Facility will create space to improve common polymer-based materials

Three researchers work with soft matter in lab

Image: The College of Engineering

Researchers from the Department of Materials Science and Engineering at Texas A&M University are spearheading the development of an interdisciplinary soft matter research user facility. The facility will help users conduct research to improve multifunctional polymer-based materials that are used in many applications, including energy, health care and transportation, among others, and will benefit the entire Texas A&M research community.

In addition to the promotion of collaborative efforts in research, the facility is also significant in that it will be the only user facility in Texas specifically dedicated to the characterization of multifunctional soft materials.

The project includes 29 faculty members across multiple colleges and centers, including the colleges of engineering, science, and agriculture and life sciences at Texas A&M, in addition to the Texas A&M Health Science Center, representing all entities across the university actively involved in soft materials-related research.

The department is jointly operated by the College of Engineering and College of Science.

The soft matter facility is funded through the Research Development Fund for about $1.7 million, and will be located in the WD Van Gonten Laboratory Building, occupying 3,100 square feet of lab space. It is intended as an avenue to showcase current research in the field of soft materials-related research and encourage other researchers to join and support this interdisciplinary effort.

“We want this facility to become an interdisciplinary research center,” said Svetlana Sukhishvili, a professor and a member of the facility’s executive committee. “The faculty will facilitate targeted faculty hires in this discipline in many colleges. It will be a premiere location to show our students and visitors the exciting discoveries we are making and hopefully encourage them to join our efforts.”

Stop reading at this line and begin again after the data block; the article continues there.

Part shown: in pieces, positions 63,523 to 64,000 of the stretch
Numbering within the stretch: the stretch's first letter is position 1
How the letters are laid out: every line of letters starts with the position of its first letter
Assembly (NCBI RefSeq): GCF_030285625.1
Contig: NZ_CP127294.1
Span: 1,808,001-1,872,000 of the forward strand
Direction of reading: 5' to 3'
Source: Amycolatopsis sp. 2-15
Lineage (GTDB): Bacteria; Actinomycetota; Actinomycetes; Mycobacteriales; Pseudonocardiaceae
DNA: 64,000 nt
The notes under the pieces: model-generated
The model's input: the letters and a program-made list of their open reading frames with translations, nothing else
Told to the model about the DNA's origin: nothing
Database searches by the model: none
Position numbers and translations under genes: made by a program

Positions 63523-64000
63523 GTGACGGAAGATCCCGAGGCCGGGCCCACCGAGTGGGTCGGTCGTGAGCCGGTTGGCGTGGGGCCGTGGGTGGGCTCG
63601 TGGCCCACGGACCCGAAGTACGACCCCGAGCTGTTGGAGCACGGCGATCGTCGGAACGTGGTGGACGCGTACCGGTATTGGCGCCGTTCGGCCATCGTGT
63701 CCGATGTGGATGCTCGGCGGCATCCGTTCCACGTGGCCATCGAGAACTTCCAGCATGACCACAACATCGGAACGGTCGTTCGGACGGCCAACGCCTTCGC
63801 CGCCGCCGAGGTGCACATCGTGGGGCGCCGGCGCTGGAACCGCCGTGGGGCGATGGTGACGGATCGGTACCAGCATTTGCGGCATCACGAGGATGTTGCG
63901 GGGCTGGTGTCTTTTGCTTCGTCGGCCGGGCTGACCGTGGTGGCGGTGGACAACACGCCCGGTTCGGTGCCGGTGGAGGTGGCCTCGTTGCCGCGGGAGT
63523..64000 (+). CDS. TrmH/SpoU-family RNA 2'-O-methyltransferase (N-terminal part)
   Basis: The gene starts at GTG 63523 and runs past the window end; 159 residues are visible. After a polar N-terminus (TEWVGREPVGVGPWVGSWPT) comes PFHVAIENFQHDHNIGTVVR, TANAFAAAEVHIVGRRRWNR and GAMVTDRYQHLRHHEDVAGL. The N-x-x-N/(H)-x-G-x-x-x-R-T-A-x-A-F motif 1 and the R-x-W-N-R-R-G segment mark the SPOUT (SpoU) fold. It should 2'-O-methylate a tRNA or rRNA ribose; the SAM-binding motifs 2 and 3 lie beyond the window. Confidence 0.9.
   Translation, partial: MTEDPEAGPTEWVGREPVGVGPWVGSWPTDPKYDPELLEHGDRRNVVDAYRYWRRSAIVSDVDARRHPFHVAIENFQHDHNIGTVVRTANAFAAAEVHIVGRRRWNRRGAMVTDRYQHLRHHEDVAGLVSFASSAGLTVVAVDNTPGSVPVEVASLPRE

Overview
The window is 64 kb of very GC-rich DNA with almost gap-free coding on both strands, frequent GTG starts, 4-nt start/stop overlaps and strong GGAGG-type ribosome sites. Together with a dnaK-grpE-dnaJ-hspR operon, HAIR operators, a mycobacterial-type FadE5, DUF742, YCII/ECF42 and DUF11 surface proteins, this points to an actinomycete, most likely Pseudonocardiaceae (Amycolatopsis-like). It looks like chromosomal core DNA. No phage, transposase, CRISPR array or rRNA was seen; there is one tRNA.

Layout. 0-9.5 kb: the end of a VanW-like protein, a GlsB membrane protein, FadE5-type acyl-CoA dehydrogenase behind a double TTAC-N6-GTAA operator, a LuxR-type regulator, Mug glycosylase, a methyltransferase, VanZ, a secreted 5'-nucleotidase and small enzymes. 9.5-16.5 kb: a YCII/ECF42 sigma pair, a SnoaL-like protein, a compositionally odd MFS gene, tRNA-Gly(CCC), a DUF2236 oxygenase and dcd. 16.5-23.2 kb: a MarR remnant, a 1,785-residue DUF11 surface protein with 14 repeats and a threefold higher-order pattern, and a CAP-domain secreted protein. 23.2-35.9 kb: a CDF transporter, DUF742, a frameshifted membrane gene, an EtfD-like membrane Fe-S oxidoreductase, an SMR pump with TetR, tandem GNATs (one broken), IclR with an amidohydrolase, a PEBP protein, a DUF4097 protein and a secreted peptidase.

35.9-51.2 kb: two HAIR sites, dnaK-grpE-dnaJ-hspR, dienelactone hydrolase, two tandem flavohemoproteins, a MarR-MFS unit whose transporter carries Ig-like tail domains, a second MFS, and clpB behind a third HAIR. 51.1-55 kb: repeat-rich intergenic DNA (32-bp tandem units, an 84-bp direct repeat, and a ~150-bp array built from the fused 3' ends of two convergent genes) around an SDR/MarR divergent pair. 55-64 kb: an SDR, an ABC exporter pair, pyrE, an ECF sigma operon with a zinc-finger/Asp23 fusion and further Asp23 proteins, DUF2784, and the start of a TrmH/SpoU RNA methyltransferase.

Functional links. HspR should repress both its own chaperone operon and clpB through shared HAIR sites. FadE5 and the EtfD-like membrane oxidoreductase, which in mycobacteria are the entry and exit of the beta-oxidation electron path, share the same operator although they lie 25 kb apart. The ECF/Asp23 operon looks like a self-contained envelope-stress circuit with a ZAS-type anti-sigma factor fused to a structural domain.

Facilities in use at Texas A&M currently favor researchers working with “hard” materials, so the soft matter facility will focus on integrating state-of-the-art instruments on campus and acquiring new equipment to address the needs for faculty working on soft matter. The facility will have specialized instrumentation suites based on soft-matter centered research areas that include mechanics, molecular characterization, nanostructure characterization, processing, and thin film and interfacial analysis.

“The multidisciplinary character of the soft matter research at Texas A&M is apparent from the diversity of departments and colleges we have involved in this project,” Sukhishvili said. “This facility will fill a significant gap on campus in coordinated research activities related to soft matter and foster the interaction between Texas A&M scientists in this field.”